When I arrived at ICC in Birmingham, a place I have been to many times, I felt an electric vibe I have never felt before. I walked up the to the main floor of the event and BAM! The explosion of excitement hit an elevation I didn’t know possible. Kids coding, excitedly, happily – with a splash of annoyance when it wasn’t working. Read the rest of this entry »Tags: #foc2015, coding, coding for kids, digital, ideas, Mentors, tech, UK, young rewired state, youngrewired
I’ve been using Periscope before it came out (I was a beta tester back in March). I have to be honest, I was a bit confused with the concept. Having not used Meerkat or really care about filming before, I didn’t see the need for live streaming. Why would anyone use it that wasn’t at a conference?
Then I started to play with it. First around my town, then on my travels and you know what? It’s a game changer. Why? Because although I live-tweet, blog and over-share, this allowed a two-conversation to happen between the viewers and myself in real-time. I am able to Periscope and have a dialogue in a way that is quicker and more efficient than Twitter or blogging. The conversations from Periscope have lead to a few blogs.
I can’t remember my first live stream from a museum or art gallery but do know the first time I saw a great response was at the Indianapolis Museum of Art and (thanks to free wifi) was able to have a bit of fun with live streaming. I didn’t save the first one but did upload the live stream I did with a conservator fixing art in the middle of the gallery.
With each periscope I’m learning more. For example, on my first attempt I was really confused how I was suppose to type a response to the questions popping up on the screen. (Answer: You don’t type, you talk – they can hear everything you’re saying! NB This led to one of my tips: don’t swear).
Please note: Periscope is available for ios and Android now. Read the rest of this entry »Tags: International, live stream, Museum, periscope, sharing, tech, twitter
First – a huge thank you to Jim Richadson and his team for pulling off another amazing MuseumNext conference. Every year I say it’s the best and while I know it has to grow I worry that it’ll lose that special je ne sais quoi. Not a worry at all. Jim brought in Kala Preston as new Director of MuseumNext and between them they managed to create a very large-scale international museum conference with a familiar and home-y feel about it. THANK YOU! (And bring on MuseumNext USA at Indianapolis Museum of Art this September!)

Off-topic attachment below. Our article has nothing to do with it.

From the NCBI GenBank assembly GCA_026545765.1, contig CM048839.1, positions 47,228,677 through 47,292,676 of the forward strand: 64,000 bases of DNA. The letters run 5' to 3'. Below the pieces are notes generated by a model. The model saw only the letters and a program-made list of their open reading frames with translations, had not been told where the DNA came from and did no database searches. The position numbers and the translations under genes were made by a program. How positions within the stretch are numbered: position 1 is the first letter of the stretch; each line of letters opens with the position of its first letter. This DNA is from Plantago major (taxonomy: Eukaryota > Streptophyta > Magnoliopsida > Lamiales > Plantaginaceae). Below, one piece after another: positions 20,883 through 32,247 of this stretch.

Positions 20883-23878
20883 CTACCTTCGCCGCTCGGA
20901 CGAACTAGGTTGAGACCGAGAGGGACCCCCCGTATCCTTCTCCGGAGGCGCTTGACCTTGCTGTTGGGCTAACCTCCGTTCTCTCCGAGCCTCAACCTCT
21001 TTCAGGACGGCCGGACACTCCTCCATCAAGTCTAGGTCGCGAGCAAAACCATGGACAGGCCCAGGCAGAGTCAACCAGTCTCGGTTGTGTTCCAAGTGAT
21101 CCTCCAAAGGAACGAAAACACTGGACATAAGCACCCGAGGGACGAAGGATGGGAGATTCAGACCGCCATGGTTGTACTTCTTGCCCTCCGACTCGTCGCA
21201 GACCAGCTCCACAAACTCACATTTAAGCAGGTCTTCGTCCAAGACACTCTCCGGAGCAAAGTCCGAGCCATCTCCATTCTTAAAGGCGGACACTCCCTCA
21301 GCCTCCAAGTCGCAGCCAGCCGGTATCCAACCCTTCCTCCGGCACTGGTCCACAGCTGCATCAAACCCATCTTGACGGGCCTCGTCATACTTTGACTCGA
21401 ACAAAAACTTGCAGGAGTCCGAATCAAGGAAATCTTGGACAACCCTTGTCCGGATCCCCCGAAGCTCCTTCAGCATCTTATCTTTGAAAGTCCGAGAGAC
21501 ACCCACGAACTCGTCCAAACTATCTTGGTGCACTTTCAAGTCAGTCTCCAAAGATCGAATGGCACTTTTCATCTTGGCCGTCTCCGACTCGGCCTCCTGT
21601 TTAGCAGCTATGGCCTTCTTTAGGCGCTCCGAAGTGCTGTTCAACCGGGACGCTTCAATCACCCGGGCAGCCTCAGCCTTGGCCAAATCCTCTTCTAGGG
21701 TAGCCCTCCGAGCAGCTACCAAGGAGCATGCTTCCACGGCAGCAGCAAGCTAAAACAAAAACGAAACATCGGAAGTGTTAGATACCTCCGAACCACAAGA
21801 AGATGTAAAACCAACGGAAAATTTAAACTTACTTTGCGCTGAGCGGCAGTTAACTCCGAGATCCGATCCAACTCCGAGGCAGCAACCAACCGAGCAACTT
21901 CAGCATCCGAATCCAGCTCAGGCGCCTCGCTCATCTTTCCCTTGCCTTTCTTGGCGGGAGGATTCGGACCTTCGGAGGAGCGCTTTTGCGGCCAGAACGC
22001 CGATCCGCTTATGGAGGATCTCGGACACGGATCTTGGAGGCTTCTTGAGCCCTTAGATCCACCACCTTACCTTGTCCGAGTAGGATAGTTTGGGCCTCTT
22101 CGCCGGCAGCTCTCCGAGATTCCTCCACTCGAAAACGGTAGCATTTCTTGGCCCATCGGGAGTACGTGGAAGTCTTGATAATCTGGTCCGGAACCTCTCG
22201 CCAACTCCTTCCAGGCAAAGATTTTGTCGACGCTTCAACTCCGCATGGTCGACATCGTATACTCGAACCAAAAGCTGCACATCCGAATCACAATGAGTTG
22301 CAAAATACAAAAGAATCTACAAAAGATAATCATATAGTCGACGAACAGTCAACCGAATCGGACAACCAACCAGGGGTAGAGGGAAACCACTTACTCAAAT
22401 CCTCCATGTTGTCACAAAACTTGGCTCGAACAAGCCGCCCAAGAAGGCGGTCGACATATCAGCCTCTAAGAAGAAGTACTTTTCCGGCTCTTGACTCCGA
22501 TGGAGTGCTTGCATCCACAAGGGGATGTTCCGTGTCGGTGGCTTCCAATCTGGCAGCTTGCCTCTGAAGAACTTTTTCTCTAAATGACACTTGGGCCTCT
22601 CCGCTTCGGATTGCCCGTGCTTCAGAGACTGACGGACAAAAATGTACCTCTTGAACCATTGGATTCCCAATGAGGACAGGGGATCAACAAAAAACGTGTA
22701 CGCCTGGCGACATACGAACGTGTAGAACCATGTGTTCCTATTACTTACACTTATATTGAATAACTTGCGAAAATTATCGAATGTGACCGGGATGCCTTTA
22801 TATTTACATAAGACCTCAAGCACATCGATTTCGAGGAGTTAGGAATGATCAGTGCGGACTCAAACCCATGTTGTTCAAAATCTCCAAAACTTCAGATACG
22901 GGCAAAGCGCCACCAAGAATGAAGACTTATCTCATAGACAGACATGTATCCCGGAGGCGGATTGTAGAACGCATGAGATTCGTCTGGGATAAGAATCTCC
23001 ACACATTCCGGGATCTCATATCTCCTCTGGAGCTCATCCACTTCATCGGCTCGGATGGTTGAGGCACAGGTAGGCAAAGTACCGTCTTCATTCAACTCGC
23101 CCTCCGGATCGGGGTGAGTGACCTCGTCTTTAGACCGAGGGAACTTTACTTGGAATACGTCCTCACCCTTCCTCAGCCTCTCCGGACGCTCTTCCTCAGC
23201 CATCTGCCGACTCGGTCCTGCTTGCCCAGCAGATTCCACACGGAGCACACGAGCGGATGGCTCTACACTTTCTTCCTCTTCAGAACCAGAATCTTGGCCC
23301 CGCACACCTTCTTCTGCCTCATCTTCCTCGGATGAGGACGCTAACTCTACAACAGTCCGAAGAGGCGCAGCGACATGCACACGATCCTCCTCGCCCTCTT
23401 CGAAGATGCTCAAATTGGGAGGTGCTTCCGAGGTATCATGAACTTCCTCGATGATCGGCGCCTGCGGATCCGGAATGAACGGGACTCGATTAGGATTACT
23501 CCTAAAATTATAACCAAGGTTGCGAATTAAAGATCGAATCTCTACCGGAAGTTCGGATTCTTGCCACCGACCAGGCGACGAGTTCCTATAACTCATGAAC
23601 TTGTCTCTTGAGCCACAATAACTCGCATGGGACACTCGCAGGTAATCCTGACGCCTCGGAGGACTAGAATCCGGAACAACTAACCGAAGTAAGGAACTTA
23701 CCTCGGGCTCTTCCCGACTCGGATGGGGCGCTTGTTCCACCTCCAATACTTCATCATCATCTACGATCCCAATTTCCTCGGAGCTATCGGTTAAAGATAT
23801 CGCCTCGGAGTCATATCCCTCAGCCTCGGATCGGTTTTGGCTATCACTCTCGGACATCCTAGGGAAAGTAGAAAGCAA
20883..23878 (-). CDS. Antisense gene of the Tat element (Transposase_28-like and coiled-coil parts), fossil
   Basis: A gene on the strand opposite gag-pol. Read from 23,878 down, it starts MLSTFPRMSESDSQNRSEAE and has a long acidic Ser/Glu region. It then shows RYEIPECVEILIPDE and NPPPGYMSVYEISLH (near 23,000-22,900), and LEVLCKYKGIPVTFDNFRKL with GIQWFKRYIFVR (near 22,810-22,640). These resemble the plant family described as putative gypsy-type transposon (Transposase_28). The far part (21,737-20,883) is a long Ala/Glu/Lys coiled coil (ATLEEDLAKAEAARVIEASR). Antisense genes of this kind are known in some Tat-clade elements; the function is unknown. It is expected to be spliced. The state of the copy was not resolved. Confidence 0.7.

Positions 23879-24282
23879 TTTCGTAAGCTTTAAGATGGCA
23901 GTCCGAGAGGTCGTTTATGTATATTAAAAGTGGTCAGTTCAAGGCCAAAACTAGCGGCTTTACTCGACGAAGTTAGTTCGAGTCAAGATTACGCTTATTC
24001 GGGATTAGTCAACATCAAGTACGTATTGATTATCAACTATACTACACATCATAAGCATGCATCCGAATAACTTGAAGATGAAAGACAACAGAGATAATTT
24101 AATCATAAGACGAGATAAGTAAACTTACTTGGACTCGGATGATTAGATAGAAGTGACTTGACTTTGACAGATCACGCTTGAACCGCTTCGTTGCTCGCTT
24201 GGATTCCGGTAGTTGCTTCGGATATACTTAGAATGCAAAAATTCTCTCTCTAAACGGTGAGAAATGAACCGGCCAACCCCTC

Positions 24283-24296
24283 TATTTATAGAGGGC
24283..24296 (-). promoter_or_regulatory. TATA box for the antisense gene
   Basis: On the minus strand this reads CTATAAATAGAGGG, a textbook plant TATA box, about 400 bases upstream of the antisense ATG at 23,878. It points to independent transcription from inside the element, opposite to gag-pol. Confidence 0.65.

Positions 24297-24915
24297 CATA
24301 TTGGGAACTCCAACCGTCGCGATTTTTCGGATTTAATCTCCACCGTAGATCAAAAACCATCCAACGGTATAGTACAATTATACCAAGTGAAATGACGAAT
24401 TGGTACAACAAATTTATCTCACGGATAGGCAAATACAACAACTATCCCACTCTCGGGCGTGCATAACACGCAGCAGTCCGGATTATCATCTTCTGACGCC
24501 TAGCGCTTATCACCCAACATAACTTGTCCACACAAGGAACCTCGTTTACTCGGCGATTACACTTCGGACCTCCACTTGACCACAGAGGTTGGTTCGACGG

I have to mention the people. From registration to closing talks – so many familiar AND new faces this year but what was brilliant to see was the connections. Yes the regulars talked to each other but ‘newbies’ we’re encouraged and folded into the conversation. I don’t recall seeing anyone stand by themselves for too long unless they wanted to. You don’t get that at any other conference the way MuseumNext manages to do it. It’s wonderful to watch from the side-lines and see so many new connections and relationship start at MuseumNext. The key is to keep the conversations going! Read the rest of this entry »Tags: Conference, digital, friends, Geneva, International, MuseumNext, talks, tech, wearable tech, wearabletech
I usually have a theme or reason to update my site – usually around a recent campaign. This one is going to be a bit different. Currently, I’m in Indianapolis (thanks to the IMA!) after being in Chicago talking to some great new/old friends. I’ve also been following a few discussions online and having some interesting conversations.
A huge issue that has been surfacing again is language. I don’t mean French vs English but terminology and the lack of clear definitions to some words / actions. It’s not a bad thing but I’ve seen and heard many conversations lately where terminology is used so loosely without the person defining their meaning and assuming the listener was on the same page. We need to make ourselves very clear in conversations.
ActionTags: future, future curators, ibeacons, ideas, language, mentoring, museums, tech, tips, wearabletech
Ok, we all know museum time is different than normal time but in fairness, they are trying to get better. Hm, I’m not sure I believe that myself but I have to try believing. Regardless – changes have been made and the timeframe from start talking about to start doing is getting smaller. Read the rest of this entry »
This post is a combination of a ‘year in review’ and a ‘brain dump of thoughts’. It’s a good and positive – well that’s how I see it, I’m sure one or two might find a fault or two and that’ ok!
#MuseumSelfie & Other World Trending Things
Yes, I realize the irony of this but who knew it was going to be so popular? It’s been requested that I run it again so mark your calendar for January 21 2015! There was A LOT of press about going viral. And recently had a shoutout in this New York Times article. Follow @CultureThemes and @MuseumSelfieDay
On the same page, see #AskACurator, #MuseumWeek & #LoveTheatre which also went world trending and will be repeated again in 2015. Never under-estimate the importance of social media in this fast pace digital/tech world. Read the rest of this entry »Tags: 2014, museums, tech, wearabletech